Prospective studies have shown that abnormally circulating cholesterol is associated with the risk of dementia. However, whether the association is causal or not remains unclear. We attempt to infer the causal association in a MR meta-analysis by using ApoE gene polymorphisms as instrument variables. Studies with dementia risk (27 studies) or circulating lipid levels (7 studies) were included, with totally 3136 dementia patients and 3103 healthy controls. The analyses showed that carriers of ε2 allele significantly were of decreased risk of AD (OR = 0.70; 95% CI: 0.58–0.84; P < 0.01), whereas carriers of ε4 allele were of increased risk of AD (OR = 3.62; 95% CI: 3.03–4.32; P < 0.05), compared to these of ε3 allele. Circulating TC was significantly reduced in carriers of ε2 allele (WMD = − 0.29 mmol/L; 95% CI: −0.54 to −0.03; P < 0.05) and increased in carriers of ε4 allele (WMD = 0.42 mmol/l; 95% CI: 0.001–0.84; P < 0.05). In addition, carriers of ε4 allele had reduction in circulating HDL-C (WMD = − 0.04 mmol/L; 95% CI: − 0.07 to −0.001; P < 0.05). In comparing allele ε2 with ε3, the predicted OR of having AD for 1 mg/dL increment in circulating TC was 0.97 (95% CI: 0.86–0.98; P < 0.05). Comparing allele ε4 with ε3, the predicted OR for a 1 mg/dL increment in TC was 1.08 (95% CI: 1.05–17.58; P < 0.05), and reduction in HDL-C was 2.30 (95% CI: 1.51–43.99; P < 0.05). Our findings demonstrate that high circulating TC and reduced HDL-C levels might be potential risk factors of the development of AD.
Dementia is a syndrome caused by a variety of brain illnesses that have adverse impact on memory, thinking, behavior and the ability to perform daily activities. Alzheimer’s disease (AD) and vascular dementia (VaD) account for more than 90% of the dementia cases1. The number of dementia patients currently is 47 million and estimated to 75 million by 2030 in globe2. The increasing burden of dementia emphasizes the necessity to identify risk factors underlying prevention of dementia.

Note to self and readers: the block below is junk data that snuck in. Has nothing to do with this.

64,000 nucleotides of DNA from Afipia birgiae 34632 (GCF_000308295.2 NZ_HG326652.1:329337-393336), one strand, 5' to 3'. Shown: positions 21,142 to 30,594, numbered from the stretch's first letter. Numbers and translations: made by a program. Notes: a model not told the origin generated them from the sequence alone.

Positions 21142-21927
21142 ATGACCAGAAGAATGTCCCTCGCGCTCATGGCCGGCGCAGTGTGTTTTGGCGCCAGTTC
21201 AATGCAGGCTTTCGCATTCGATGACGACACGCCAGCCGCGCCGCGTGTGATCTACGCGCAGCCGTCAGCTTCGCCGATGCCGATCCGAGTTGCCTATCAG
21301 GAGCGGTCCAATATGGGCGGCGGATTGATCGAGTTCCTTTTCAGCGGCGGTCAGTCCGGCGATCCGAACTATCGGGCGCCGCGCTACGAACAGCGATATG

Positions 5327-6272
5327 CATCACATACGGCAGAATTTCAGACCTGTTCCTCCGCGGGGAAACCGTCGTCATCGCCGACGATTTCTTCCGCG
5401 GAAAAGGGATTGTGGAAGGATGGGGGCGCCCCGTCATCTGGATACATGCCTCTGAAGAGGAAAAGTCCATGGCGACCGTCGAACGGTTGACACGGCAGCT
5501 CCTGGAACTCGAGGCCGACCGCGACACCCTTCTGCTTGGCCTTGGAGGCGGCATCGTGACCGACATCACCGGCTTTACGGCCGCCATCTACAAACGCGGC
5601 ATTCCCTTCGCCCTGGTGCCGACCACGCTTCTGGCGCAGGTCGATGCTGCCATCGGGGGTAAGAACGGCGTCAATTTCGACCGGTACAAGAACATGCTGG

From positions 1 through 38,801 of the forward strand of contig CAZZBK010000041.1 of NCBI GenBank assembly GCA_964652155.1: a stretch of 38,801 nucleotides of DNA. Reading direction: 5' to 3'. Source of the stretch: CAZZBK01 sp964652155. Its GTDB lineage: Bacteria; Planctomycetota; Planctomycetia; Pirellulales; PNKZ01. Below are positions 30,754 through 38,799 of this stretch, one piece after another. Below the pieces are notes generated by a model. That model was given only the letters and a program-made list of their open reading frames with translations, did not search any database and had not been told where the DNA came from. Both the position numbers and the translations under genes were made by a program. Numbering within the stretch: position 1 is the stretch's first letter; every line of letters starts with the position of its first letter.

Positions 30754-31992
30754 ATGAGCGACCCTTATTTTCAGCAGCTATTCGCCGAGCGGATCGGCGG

Some prospective studies have revealed that circulating lipid abnormalities are independent indicators of the development of dementia3,4,5,6,7. In addition, dyslipidemia is a risk factor for vascular diseases, which is clearly associated with VaD and AD8. High total cholesterol (TC) levels were found to be positively associated with the risk of AD in a dose–response manner9, while higher high-density lipoprotein cholesterol (HDL-C) (>55 mg/dL) resulted in decreased risk of AD10. However, confounding factors such as age and sex may also explain some of the observed associations, suggesting that the value is susceptible to confounding.
Differences in the amino acid sequence of apolipoprotein E (ApoE) are major determinants of plasma cholesterol levels within a population level. ApoE has a key role in the clearance of cholesterol from plasma11. It has been estimated that nearly 60% of circulating cholesterol variation is under genetic control and thereout 14% variation is ascribed to ApoE genetic defects12. The synthesis of ApoE is controlled by three independent alleles such as ε2, ε3 and ε4, corresponding to 6 ApoE genotypes (ε2ε2, ε3ε2, ε4ε2, ε3ε3, ε4ε3 and ε4ε4)13. Genotypes ε4/ε4 and ε4/ε3 are associated with high cholesterol concentration in blood14,15,16,17. In addition, polymorphisms of the ApoE gene have been studied extensively in the context of a variety of clinical endpoints such as hypercholesterolemia18,19, ischemic heart disease20,21, stroke22 and hypertension23,24.
In the absence of trials, genetic studies can be used to help evaluate causality. This approach is known as Mendelian randomization (MR) which can be used to assess gene-related risk factors for causal associations with clinical outcomes. MR analyses are based on Mendel’s observation that inheritance of one trait should be independent of the inheritance of other traits25. To test this hypothesis and provide an unbiased estimation of the causality, MR meta-analysis was used to assess the causality between circulating lipid profiles and the risk of dementia.